Fundless sponsors sail into the GP-led market

Conditions are favourable for deal-by-deal transactions, adding to the growing ocean of manager types in an already competitive market.

Sail boat sailing into the sunset

November 2022 saw the completion of a relatively rare type of GP-led transaction. Deal-by-deal manager Georgia Oak Partners moved asset Sailfish Boats into a single-asset continuation fund in a Triago-advised transaction, according to a statement.

Investors, including Georgia Oak itself, opted to roll their stakes in the recreational power and sport-fishing boat designer into the new vehicle. An unnamed Connecticut-based institutional asset manager, investing in Sailfish for the first time, purchased stakes not rolled over by investors, the statement noted. Georgia Oak had originally invested in Sailfish in 2017.

Affiliate title Secondaries Investor has reported on a handful of fundless sponsor transactions that have got over the line in recent years. In early 2021, for example, Eaton Partners advised on a fundless sponsor restructuring centred on a recycling business. Ecore International was rolled into CommonWealth Equity Partners Fund I, managed by newly formed general partner CommonWealth Equity Partners.

Prior to that, in 2018, Glendower Capital led a consortium of buyers to restructure six assets managed by deal-by-deal investor Argonne Capital into a continuation fund. At that time, fundless sponsor transactions were a unique situation in the GP-led market.

Speaking on Private Equity International’s secondaries roundtable in 2019, Debevoise & Plimpton partner John Rife called fundless sponsor restructurings “pretty novel transactions”. Argonne was the first one he had seen, and he and his firm had seen a few more since then, he added.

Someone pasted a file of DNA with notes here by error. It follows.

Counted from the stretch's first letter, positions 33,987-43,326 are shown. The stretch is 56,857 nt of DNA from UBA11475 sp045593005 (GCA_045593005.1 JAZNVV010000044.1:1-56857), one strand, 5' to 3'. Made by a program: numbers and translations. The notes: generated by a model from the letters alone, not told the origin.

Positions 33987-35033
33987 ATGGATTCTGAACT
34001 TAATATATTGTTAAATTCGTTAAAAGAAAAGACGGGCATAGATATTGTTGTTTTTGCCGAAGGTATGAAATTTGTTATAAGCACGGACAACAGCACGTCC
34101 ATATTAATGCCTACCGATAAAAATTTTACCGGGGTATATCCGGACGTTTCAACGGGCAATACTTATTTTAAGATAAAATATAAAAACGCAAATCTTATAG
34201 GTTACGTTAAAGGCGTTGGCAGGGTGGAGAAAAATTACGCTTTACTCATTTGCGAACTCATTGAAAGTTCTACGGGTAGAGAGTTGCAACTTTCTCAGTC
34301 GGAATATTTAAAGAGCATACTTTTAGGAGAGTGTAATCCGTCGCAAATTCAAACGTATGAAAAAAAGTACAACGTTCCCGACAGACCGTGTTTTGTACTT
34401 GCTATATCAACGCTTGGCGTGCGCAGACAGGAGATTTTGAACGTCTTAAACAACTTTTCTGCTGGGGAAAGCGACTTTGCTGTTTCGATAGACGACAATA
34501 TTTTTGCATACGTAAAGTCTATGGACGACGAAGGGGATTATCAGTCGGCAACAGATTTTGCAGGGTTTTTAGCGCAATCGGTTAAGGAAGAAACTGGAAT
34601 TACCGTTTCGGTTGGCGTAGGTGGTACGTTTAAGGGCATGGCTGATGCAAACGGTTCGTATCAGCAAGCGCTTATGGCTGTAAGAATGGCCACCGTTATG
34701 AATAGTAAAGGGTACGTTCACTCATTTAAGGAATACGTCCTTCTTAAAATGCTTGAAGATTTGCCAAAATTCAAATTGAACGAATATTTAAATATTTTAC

According to Matt Swain, global chief executive of Triago, we should expect to see more fundless sponsors looking to tap the secondaries market in the coming months. The deal-by-deal market has “really only [taken] off in the last five years”, Swain said, noting that GP-leds are a “natural step, after initial ownership, when it comes to providing investors with liquidity”.

Andrew Rearick, a former international counsel at Debevoise, who joined Fried Frank’s M&A and PE practice as a partner in January, told Secondaries Investor in November that interest in fundless sponsor restructurings had increased in recent years alongside the growth of the GP-led market more broadly. Crucially, it is the rise and market’s embrace of single-asset and concentrated transactions that have created favourable conditions for fundless sponsor deals, which often have similar characteristics, he said.

Uncut gems

Fundless sponsor deals face fierce competition for secondaries capital, however, and advisers are being particularly scrupulous in the transactions they select to bring across buyers’ desks, sources told Secondaries Investor. Still, if they can gain traction, deal-by-deal GP-leds can provide buyers with companies that may not have been passed around from one sponsor to another, and which may still have inefficiencies to exploit, compared with assets held in a fund structure. They are also more likely to be found in the mid- and lower mid-market, meaning a sole buyer process is more likely than a syndicated one.

For GPs with more traditional strategies looking to shop their prized assets in the secondaries market, this only adds to competition for buyers’ capital.